“I got a note from Terry.”

“Do what you need to do,” said Nicole. “Be careful, as always.”

“This fight angered a lot of people. You’ll need to stay sharp while I’m away. Don’t trust any Finishers other than Terry. No matter what they say or do—never leave this house with anyone. The militia has no ‘safe houses.’ Is that understood?”

“Don’t trust anyone—got it. Will you be back by the curfew?”

“I’ll make it quick; this one is long overdue.”


By Wednesday there was still no word from Jake. All her calls were sent to voicemail, her texts had no replies. Are you in a cave? Just give me something to know you’re allright. Nicole tried contacting Terry, but the results were the same. She was leery of calling any other members of the militia. Jake’s warning, like most conversations, provided more questions than answers. Why does everything have to be so cryptic with you? I thought we were all supposed to be on the same team.

Tara sat at the coffee table with her paint tubes. She swirled blue, green, and purple with her fingers, periodically stamping her palms around the center of the paper. “When’s Jake coming home?” said Tara.

“I don’t know, Sweetie. Do you miss him too?”

“He’s supposed to buy me red.”

A knock came from the door.

“Looks like you’re doing just fine with what you’ve got. Stay on the paper, okay?” Nicole checked the peephole to find a pale man on her doorstep. He wore the uniform from the finished metal factory. The name “Randal” was embroidered over his right breast.

Maybe he’ll just leave if we keep quiet. She headed back to sit near Tara. The man knocked again, this time pounding with the side of his fist.

“Nicole! Jake sent me! It’s an emergency!”

It has to be a lie, but what if Randal was Jake’s only option? “Go wait in the basement, Tara, and lock the door. I’ll be there soon.”

Tara did as her mother asked. Nicole waited for her to leave the room before she climbed two shelves of the bookcase, reaching deep behind the top board. Her hand came back with a Glock. She slid out the magazine to see if it was loaded. When she pulled back the slide, a bullet sprang out onto the floor. Nicole snatched it up and fed it into her magazine, flustered by her visitor’s pounding. Just take it slow, Nicky girl. She took a deep breath before reinserting the magazine and pulling back the slide.

Nicole secured the deadbolt before cracking the door open, clasping the pistol near the small of her back. “You said my husband sent you?”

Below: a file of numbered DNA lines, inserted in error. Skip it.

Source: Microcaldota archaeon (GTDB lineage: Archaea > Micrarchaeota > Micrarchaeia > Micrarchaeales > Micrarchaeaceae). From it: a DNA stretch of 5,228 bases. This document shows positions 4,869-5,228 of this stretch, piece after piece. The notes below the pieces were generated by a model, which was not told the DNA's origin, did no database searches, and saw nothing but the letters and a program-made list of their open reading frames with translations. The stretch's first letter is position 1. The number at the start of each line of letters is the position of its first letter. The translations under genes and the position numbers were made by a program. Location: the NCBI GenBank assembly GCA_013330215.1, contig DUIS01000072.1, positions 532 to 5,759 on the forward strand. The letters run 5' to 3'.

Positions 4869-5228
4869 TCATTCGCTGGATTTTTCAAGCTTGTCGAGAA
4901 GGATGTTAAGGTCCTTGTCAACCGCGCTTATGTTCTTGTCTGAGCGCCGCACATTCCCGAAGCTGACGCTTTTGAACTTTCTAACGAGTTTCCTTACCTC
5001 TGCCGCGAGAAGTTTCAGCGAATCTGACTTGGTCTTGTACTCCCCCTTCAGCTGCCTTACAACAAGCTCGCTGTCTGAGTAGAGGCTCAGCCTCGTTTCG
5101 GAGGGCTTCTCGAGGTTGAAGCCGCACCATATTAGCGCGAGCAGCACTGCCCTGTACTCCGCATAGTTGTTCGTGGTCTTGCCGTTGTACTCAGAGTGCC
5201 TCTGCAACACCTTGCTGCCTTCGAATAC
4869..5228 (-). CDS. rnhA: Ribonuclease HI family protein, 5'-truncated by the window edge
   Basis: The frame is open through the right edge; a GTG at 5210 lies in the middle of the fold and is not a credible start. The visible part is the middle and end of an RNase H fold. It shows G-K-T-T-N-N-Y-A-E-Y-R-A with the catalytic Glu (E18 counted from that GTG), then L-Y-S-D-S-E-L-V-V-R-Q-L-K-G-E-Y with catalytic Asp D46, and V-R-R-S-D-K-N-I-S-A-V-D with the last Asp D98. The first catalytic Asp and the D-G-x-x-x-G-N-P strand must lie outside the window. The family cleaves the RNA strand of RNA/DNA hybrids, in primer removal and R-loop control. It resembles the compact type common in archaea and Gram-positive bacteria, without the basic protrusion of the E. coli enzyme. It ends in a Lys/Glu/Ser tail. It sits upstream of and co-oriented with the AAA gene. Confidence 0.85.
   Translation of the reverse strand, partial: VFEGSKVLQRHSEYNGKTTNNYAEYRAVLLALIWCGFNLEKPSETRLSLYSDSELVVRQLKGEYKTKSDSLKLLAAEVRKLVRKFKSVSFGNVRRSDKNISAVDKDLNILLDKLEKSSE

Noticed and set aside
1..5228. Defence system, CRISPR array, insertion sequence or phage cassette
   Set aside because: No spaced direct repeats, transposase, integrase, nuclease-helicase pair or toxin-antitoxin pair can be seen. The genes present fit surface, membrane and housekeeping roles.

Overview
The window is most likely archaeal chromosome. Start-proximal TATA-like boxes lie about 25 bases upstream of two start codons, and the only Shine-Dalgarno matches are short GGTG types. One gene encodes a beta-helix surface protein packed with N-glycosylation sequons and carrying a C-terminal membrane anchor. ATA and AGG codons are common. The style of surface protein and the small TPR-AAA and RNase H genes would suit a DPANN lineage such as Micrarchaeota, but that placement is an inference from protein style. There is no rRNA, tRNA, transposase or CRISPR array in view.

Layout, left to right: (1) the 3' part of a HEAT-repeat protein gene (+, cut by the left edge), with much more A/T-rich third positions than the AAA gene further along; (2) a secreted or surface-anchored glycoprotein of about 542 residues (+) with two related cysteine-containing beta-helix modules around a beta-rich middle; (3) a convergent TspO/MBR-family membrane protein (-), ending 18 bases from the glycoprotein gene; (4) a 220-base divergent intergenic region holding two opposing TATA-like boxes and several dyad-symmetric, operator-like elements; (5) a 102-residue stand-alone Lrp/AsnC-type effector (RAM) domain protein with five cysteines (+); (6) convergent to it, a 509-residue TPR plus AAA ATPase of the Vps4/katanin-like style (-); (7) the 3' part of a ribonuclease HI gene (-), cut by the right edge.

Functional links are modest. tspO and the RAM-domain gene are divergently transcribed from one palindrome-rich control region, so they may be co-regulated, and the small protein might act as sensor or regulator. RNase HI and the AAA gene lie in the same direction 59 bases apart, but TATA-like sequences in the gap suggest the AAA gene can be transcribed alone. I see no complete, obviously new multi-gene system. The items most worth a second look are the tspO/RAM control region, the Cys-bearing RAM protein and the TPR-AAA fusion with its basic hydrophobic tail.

“Yes, Ma’am. The name’s Randal. I work with Jake over at the factory. I came over as soon as I got his message. He wants to get you and your daughter as far from here as possible.”

She caressed the side of her gun with her thumb. We’re not going anywhere you lying, pasty fuck. “That’s so strange, Randal. Jake just got back in about ten minutes ago. He’s down in the basement. Would you like me to get him for you?” She turned and yelled “Jake” into the house.”

“No! No, that’s fine. We must have heard an old message. Sorry to bother you.”

We?’ Nicole watched him return to his truck. Another man sat in the driver’s seat even paler than Randal.

That shouldn’t have worked! Thank you, God, that shouldn’t have worked! Nicole pressed her back against the door and slid down to the floor. Her hands trembled as she set her gun on the ground. This is too much to handle alone. It’s time to pay my parents a visit.

Nicole spent the rest of the afternoon packing a few days’ worth of clothes for her and Tara. They rolled their luggage out onto the driveway.

“Wait here, Tara.” Nicole locked the front door. Please comeback soon, Jake.

“Hello!” said Tara.

“Who are you talking to—“ Nicole stared down at a man in a black suit. He had hunched down to meet Tara eye to eye, waving back at her with a grin. He wore aviator glasses, even as the sun faded into the horizon.

“Good evening, Mrs. Reto, my name is Harry Montang. I’m sorry to interrupt your trip, but I’m going to have to ask you two to step back into your house.”

Nicole clutched her gun inside her purse. “What is this about?”

“Your husband sent me. I’m here to provide full protection detail within your home until he says otherwise.”

“Show me your hands.”

“I’m sorry?”

“Your palms; I want to see your palms!” The tip of her weapon created a protrusion in her purse.

Harry held up his hands and stood slowly. “That’s some bag you’re packin’.”

“I don’t know where you came from, but you’re going back now.”

“I should probably tell you more people are on their way. Don’t be scared. No one is going to hurt you.”

“Why aren’t they with you?”

“Your file said you were…volatile. We thought it would be best to send a liaison first instead of storming your house. We wouldn’t want to overwhelm you.”

“I’m not going anywhere.”

“I know, Mrs. Reto. That’s kinda the idea.”